For the Lakers, life isn’t easy without Kobe Bryant. That’s something they haven’t really been able to experience during his tenure with the team. He’s been a luxury that, when playing, has always given the purple and gold a solid chance to have a positive result at the end of the year. When Kobe’s on the court, you have to like the Lakers chances to win, how can you not?
Perhaps the best part of Kobe’s injury (yeah, there are some positives here) was how late it happened in the season. Mid-April is essentially “wrap-it-up” time for most teams. Those who won’t be seeing the playoffs just try to spoil teams on the bubble and at least end their season on a positive note. If you’re the Lakers, you’re vying for a respectable seed in the postseason to make a run at another title, as fans expect every year. With Kobe getting injured, the Lake Show’s chances were shot immediately. Nash was injury prone and Dwight was a lost cause for the year, there was no winning that battle, especially when they had to play the Spurs in the first round.
With Kobe being out, the Lakers have had to find other ways to try to win during the new season with Nick Young, Jodi Meeks, Xavier Henry and Wesley Johnson to fill their shooting guard and small forward needs. Surprisingly, the Lakers managed to beat the Clippers on opening night, without Kobe and an electric bench no one really saw coming. Not surprisingly, the Lakers have been wildly bad after that one game, mainly on offense. As it stands right now, you know, 12 games into the season, the Lakers top scorer is Jodi Meeks. Let that sink in for a minute…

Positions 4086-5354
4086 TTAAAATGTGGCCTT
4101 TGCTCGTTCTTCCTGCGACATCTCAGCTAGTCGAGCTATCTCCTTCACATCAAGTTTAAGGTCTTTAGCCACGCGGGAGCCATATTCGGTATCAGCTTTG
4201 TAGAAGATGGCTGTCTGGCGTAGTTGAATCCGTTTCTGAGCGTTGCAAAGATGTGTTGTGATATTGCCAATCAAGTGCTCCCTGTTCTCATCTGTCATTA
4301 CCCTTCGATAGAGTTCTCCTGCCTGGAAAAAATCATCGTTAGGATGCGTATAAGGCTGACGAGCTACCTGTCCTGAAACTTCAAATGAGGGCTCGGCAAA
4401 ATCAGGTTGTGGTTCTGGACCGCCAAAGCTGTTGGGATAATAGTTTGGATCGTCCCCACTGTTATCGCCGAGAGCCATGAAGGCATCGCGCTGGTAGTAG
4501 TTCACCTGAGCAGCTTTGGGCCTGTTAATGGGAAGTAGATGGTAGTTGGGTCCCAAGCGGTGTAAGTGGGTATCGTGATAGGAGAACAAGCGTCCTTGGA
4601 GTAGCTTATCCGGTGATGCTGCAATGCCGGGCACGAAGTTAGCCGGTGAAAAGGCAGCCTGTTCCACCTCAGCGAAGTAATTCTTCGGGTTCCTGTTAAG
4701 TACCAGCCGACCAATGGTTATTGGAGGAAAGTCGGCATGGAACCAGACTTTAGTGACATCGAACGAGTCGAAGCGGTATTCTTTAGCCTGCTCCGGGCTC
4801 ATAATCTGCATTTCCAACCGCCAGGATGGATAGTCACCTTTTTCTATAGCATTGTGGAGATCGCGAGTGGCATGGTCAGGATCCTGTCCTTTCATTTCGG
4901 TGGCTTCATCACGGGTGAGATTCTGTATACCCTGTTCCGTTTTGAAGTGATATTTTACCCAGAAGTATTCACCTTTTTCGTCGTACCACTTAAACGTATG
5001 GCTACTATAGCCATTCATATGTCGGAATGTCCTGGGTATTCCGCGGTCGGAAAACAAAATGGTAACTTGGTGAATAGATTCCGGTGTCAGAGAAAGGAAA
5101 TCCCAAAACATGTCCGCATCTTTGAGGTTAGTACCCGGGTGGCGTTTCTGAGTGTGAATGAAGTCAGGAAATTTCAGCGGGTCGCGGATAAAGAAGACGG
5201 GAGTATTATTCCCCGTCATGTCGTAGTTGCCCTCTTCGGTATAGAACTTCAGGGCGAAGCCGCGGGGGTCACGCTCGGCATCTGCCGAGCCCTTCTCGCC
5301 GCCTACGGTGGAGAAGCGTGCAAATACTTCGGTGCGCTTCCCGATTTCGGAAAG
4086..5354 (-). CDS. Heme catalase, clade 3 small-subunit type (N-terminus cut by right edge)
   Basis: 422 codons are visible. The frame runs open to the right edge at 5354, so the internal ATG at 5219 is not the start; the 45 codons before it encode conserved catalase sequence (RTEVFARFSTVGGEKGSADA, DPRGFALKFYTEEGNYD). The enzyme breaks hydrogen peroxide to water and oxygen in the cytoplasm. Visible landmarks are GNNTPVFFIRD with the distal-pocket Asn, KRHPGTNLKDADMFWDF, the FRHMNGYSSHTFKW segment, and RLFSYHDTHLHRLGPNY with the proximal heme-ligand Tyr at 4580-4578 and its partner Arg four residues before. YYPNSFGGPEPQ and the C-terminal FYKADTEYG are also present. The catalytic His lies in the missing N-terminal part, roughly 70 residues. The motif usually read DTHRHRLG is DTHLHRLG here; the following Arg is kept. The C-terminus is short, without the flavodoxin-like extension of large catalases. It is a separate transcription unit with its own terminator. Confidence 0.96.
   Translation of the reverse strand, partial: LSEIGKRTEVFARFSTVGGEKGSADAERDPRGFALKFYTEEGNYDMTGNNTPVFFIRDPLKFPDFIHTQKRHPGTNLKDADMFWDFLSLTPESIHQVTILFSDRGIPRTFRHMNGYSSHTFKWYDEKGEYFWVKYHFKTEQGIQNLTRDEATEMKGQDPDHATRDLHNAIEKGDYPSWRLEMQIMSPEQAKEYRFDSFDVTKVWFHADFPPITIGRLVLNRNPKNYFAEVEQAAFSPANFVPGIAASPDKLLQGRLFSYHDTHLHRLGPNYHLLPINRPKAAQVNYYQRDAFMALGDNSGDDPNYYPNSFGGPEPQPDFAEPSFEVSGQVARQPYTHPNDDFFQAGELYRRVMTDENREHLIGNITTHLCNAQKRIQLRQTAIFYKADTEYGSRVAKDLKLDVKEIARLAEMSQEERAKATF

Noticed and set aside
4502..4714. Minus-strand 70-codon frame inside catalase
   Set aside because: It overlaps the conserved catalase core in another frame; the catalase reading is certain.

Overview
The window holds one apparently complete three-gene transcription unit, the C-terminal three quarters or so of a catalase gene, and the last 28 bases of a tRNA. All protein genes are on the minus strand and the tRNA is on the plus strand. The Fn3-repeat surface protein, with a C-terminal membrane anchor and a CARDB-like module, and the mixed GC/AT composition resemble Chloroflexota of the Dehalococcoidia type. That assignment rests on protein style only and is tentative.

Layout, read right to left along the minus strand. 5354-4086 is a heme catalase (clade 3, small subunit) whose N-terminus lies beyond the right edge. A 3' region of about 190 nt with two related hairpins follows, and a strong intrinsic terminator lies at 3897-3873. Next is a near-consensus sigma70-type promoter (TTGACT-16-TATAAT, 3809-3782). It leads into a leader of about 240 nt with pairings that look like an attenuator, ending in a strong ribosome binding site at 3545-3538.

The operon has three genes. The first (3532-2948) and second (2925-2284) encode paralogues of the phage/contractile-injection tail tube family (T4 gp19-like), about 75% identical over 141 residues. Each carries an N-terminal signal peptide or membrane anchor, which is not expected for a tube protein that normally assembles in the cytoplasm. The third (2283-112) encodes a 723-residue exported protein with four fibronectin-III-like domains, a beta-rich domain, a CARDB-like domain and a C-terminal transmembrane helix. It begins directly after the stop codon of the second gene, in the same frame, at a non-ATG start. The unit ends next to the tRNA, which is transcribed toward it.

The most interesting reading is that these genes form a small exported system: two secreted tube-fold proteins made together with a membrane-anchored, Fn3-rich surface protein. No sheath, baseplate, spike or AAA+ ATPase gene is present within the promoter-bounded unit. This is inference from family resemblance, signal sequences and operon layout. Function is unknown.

Since the opening night win, the Lakers are only 5-7. However, to shed some positive light on those seven losses, five of them came to teams that finished .500 or better last season and are currently .500 or better right now. It’s not like the Lakers can’t contend this season. They’re just struggling against teams that they they’ll be seeing in April and May, pending how the rest of their seasons pan out.
But would it be such a bad thing if the Lakers continued to lose? The franchise is at a point where they need a respectable draft pick that can take the reigns from Kobe since his career’s coming to an end. Management knows that. But how would getting that piece be possible? They can’t wait until Kobe’s career is completely over, it’ll be too late by then and they’ll spend more years recovering that they’d have to pick up that piece now and letting him get used to the job before his expectations rise dramatically. The fault in this is that as long as Kobe is active, the Lakers will never be able to lose enough games to get that high pick. I’m not saying they need to tank, that’s out of the cards as soon as Kobe suits up again. With every loss, comes a little win. Every loss puts them in a better position to have a better pick in the draft, something they desperately need. While Andrew Wiggins, Jabari Parker and Julius Randle are out of the equation, they need to steadily decline enough to have reasonable options after those three are off the board, so they can rebuild properly.
Back to our old problem: What about Kobe? He has to come back strong to uphold his legacy. Granted, he doesn’t have to win another championship to ensure it, he needs to prove that he still has gas in the tank and the ability to rebound like we all know he can. If that happens, where do you really see the losing happening? They’re not favored to make the playoffs with to without Kobe, but with him, they could finish in the middle of the pack, a not-so-favorable position for them heading into the draft. There are choices to make for the Lakers’ front office during the course of this season and it comes down to where they want to finish in the league for draft purposes. Either swallow your pride and endure a tough season or two of losing, or settle for years of mediocrity until you have tradable pieces to obtain players to build around. Either way, it won’t be easy.
Despite all of that, it’s awesome to see Kobe back at practice and nearing his comeback on the court.